Verse-by-Verse Bible Commentary

Job 30:29

"I have become a brother to jackals And a companion of ostriches.
New American Standard Version

Bible Study Resources

Concordances:
Nave's Topical Bible - Ostriches;   Owl;   Torrey's Topical Textbook - Birds;   Dragon, the;   Ostrich, the;   Reptiles;  
Dictionaries:
American Tract Society Bible Dictionary - Dragon;   Ostrich;   Easton Bible Dictionary - Dragon;   Owl;   Fausset Bible Dictionary - Brother;   Ostrich;   Holman Bible Dictionary - Affliction;   Birds;   Jackal;   Job, the Book of;   Wisdom and Wise Men;   Hastings' Dictionary of the Bible - Dragon;   Ostrich;   Morrish Bible Dictionary - Brother;   Ostrich;   People's Dictionary of the Bible - Dragon;   Ostrich;   Smith Bible Dictionary - Dragon;   Ostrich,;   Owl;   Wilson's Dictionary of Bible Types - Brother;   Dragon;   Watson's Biblical & Theological Dictionary - Ostrich;  
Encyclopedias:
International Standard Bible Encyclopedia - Brother;   Dragon;   Jackal;   Ostrich;   Whale;   Kitto Biblical Cyclopedia - Brother;   The Jewish Encyclopedia - Ostrich;  

Adam Clarke Commentary

I am a brother to dragons - By my mournful and continual cry I resemble תנים tannim, the jackals or hyenas.

And a companion to owls - יענה בנות benoth yaanah, to the daughters of howling: generally understood to be the ostrich; for both the jackal and the female ostrich are remarkable for their mournful cry, and for their attachment to desolate places - Dodd.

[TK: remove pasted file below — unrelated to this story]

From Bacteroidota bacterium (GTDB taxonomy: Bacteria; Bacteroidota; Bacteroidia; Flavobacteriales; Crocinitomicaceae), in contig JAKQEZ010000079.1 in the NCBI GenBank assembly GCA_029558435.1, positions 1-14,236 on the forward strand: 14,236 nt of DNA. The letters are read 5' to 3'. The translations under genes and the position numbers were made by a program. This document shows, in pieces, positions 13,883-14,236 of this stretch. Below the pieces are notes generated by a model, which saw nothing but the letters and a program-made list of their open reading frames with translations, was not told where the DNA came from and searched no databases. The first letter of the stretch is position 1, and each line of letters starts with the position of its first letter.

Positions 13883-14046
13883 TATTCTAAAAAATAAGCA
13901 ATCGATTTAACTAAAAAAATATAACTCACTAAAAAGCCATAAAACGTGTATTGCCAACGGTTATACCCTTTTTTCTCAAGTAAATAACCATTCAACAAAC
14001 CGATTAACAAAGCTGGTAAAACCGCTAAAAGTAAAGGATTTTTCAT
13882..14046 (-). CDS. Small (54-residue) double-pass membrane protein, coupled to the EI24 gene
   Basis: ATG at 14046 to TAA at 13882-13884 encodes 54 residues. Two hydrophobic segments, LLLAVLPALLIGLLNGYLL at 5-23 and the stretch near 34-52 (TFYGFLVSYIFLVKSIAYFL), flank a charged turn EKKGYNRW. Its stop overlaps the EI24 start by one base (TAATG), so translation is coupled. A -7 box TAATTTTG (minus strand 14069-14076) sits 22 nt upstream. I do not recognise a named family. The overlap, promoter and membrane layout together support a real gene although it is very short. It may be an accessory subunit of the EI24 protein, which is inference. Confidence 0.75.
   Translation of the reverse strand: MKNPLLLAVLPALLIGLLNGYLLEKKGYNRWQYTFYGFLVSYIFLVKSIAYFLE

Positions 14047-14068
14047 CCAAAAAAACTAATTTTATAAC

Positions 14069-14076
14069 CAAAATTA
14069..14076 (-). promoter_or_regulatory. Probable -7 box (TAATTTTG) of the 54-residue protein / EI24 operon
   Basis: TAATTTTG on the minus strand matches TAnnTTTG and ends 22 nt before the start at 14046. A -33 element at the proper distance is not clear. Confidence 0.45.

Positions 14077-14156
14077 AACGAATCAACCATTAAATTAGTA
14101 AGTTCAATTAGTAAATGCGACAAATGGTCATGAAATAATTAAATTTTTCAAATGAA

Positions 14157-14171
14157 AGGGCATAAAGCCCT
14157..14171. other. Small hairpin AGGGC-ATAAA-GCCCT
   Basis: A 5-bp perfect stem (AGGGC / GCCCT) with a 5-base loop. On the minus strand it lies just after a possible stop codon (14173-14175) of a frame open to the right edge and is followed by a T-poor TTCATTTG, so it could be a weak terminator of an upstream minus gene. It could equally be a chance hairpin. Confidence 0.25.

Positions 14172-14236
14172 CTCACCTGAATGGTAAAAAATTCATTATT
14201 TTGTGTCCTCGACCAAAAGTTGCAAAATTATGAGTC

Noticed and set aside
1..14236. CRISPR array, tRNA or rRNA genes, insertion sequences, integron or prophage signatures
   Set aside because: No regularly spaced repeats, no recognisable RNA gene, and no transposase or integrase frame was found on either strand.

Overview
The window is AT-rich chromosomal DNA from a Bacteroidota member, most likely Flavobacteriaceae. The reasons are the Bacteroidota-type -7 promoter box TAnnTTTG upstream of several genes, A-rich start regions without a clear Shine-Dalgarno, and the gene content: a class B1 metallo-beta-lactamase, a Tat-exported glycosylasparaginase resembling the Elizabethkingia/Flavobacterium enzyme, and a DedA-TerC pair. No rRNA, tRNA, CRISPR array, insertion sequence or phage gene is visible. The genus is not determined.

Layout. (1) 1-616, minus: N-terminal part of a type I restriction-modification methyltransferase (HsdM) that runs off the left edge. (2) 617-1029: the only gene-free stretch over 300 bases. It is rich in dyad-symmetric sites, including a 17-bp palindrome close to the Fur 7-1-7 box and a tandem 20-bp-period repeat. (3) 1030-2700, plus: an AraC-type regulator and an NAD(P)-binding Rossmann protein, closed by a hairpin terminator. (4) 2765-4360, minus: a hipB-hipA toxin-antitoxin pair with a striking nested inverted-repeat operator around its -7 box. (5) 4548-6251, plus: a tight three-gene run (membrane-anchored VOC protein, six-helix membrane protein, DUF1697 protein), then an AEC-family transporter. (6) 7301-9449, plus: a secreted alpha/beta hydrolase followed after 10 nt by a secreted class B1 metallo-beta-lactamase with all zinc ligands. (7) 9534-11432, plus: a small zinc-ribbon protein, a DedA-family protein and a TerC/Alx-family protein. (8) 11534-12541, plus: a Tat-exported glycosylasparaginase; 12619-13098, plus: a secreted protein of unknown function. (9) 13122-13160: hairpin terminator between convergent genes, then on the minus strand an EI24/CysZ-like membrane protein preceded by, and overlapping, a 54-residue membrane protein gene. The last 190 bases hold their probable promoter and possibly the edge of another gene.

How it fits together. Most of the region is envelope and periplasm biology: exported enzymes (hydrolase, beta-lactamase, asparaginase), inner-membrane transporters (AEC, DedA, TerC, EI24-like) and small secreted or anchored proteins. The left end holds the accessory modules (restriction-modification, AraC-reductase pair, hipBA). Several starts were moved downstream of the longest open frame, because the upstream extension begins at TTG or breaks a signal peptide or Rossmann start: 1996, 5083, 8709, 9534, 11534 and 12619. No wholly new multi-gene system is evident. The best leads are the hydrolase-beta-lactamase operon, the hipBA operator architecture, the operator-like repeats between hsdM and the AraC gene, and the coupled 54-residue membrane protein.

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Clarke, Adam. "Commentary on Job 30:29". "The Adam Clarke Commentary". https://www.studylight.org/commentaries/acc/job-30.html. 1832.

Albert Barnes' Notes on the Whole Bible

I am a brother to dragons - That is, my loud complaints and cries resemble the doleful screams of wild animals, or of the most frightful monsters. The word “brother” is often used in this sense, to denote similarity in any respect. The word “dragons” here (תנין tannı̂yn ), denotes properly a sea-monster, a great fish, a crocodile; or the fancied animal with wings called a dragon; see the notes at Isaiah 13:22. Gesenius, Umbreit, and Noyes, render this word here jackals - an animal between a dog and a fox, or a wolf and a fox; an animal that abounds in deserts and solitudes, and that makes a doleful cry in the night. So the Syriac renders it an animal resembling a dog; a wild dog. Castell. This idea agrees with the scope of the passage better than the common reference to a sea-monster or a crocodile. “The Deeb, or Jackal,” says Shaw, “is of a darker color than the fox, and about the same bigness. It yelps every night about the gardens and villages, feeding upon roots, fruit, and carrion.” Travels, p. 247, Ed. Oxford, 1738. That some wild animal, distinguished for a mournful noise, or howl, is meant, is evident; and the passage better agrees with the description of a jackal than the hissing of a serpent or the noise of the crocodile. Bochart supposes that the allusion is to dragons, because they erect their heads, and their jaws are drawn open, and they seem to be complaining against God on account of their humble and miserable condition. Taylor (Concord.) supposes it means jackals or thoes, and refers to the following places where the word may be so used; Psalm 44:19; Isaiah 13:22; Isaiah 34:13; Isaiah 35:7; Isaiah 43:20; Jeremiah 11:11; Jeremiah 10:22; Jeremiah 49:33; Jeremiah 51:37; Lamentations 4:3; Micah 1:8; Malachi 1:3.